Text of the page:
Further Critical Evaluation of the Work

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Last Updated on May 6, 2015, by eNotes Editorial. Word Count: 463

L’AIGLON belongs to a period of dramatic history in which plays were considered chiefly as performing vehicles for star actors or actresses. It is rich in dramatic speeches, filled with elaborate rhetoric and poetry, yet it is essentially static. Perhaps the reason for this fault lies with the protagonist more than with the author, for the Duke of Reichstadt is a weak and vacillating individual. He devotes, in this long and rambling play, much time and energy to proclaiming the need to act, but never acts. Indecisive and full of self-pity, he bemoans his fate to everyone who will listen. If the quality of his speeches were not on such a high level, he would be one of the greatest bores in dramatic literature. The play does not at any time reach the heights of CYRANO DE BERGERAC, and its alexandrines carry to excess the dislocation already visible in that finer play.

Rostand wished to be thought of as the poet of bravery in quest of an unattainable ideal, and made more noble by its heroic paradox, but he worked much better with a more dynamic hero. It is difficult for an audience to sympathize with impossible goals unless the protagonist is willing to fight for them. Style, or panache, Rostand’s self-proclaimed ideal, is not enough for a six-act drama.

Rostand’s plays were hailed as a welcome reaction against the naturalistic drama of the period, but they actually were Romanticism brought up to date, with new symbols woven into old fabrics. Rostand was the master of language and rhyme and was able to construct speeches that were as moving as they were beautiful. L’AIGLON will survive chiefly because of its sentiment and poetry, although it fails as a piece of dramatic craftsmanship. The characterizations are highly stylized, as if each individual in the drama is consciously playing a part; the result is that the audience seems to see masks upon masks and poses upon poses. The only characters who possess a substantial reality are Metternich, the Emperor Franz, and—occasionally—Marie-Louise, the young duke’s mother. But even they seem often to be partaking in a glorious pageant rather than trying to survive a real-life crisis.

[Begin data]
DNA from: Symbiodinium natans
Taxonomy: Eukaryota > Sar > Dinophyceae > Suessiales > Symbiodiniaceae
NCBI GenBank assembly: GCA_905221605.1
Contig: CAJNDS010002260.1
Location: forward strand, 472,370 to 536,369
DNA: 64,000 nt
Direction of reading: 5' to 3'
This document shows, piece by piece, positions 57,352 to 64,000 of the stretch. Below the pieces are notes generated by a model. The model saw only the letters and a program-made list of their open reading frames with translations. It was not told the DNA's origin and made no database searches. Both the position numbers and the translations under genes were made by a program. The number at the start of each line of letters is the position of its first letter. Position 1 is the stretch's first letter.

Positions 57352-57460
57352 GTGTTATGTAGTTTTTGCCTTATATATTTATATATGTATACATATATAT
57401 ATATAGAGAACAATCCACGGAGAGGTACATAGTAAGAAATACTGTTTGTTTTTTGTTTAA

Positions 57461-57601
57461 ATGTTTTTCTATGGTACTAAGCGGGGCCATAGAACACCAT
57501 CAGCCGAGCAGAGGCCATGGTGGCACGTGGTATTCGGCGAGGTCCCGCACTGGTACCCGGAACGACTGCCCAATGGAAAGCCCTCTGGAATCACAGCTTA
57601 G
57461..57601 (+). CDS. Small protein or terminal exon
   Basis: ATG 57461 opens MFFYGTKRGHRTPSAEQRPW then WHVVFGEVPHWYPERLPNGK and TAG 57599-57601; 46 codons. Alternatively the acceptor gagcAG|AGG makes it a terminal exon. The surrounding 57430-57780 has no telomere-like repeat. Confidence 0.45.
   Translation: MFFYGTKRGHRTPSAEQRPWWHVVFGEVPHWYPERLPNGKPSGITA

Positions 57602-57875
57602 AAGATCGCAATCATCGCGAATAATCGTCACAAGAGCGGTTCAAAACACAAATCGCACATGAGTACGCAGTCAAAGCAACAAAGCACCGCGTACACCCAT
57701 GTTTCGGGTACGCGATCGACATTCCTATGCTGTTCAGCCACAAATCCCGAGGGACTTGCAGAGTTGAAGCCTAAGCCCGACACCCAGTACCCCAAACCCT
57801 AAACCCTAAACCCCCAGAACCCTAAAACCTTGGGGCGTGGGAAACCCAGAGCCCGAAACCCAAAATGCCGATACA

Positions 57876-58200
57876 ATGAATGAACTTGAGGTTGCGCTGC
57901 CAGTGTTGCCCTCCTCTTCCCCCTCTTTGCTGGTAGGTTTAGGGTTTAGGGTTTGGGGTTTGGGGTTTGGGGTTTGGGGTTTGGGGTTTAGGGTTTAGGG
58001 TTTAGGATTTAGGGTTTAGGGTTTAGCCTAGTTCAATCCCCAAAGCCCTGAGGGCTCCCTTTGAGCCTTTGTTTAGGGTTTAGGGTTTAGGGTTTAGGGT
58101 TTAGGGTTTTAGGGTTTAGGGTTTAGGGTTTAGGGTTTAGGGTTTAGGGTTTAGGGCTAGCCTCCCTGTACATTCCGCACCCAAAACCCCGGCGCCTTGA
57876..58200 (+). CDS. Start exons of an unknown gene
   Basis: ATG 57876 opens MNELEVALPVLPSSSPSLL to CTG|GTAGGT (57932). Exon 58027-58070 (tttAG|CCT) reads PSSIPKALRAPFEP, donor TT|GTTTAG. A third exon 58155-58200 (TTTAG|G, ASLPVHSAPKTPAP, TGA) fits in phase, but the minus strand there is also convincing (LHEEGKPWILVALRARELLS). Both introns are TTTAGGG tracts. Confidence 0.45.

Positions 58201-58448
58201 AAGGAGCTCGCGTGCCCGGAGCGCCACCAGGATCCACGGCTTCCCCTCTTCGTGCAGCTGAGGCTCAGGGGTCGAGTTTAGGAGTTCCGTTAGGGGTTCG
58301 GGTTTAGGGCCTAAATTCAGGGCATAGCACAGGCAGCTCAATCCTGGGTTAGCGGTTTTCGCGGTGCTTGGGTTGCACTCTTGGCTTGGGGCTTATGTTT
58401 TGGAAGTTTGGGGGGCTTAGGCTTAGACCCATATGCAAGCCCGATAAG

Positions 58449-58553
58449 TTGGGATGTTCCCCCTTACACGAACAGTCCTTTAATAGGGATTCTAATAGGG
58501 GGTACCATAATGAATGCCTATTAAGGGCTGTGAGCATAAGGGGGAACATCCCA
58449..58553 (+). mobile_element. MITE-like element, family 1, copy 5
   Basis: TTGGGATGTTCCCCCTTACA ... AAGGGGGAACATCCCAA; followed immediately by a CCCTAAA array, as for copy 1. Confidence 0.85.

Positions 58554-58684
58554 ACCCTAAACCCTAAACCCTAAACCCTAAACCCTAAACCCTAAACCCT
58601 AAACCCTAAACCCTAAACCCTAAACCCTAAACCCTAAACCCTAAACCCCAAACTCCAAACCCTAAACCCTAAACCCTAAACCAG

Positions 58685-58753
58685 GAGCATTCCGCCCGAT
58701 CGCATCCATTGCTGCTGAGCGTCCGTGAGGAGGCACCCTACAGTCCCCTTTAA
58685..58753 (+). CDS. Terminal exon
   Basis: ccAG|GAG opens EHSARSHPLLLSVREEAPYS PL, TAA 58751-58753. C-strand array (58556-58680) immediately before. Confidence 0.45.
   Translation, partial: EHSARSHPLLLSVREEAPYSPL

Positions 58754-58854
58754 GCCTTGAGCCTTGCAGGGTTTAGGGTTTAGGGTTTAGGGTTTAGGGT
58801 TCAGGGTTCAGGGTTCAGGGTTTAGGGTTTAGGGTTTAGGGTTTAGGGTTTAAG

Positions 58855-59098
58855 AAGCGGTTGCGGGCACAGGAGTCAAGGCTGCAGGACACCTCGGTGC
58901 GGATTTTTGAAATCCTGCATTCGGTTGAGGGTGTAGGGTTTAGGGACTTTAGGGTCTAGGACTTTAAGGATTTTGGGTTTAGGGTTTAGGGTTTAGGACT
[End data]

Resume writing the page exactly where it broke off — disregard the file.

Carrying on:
Much attention is paid, in both dialogue and stage instructions, to settings and costumes. The exquisite gowns and elaborate uniforms seem almost to assume symbolic status; certainly, the white uniform with the scarlet-lined cape and eagle buttons that the duke orders for himself is intended as a symbol of his lost glory and power. At the end of the play, the audience or reader pities the duke, but cannot feel that his end was in any way tragic. The Duke of Reichstadt simply did not possess the stature to be a tragic hero.

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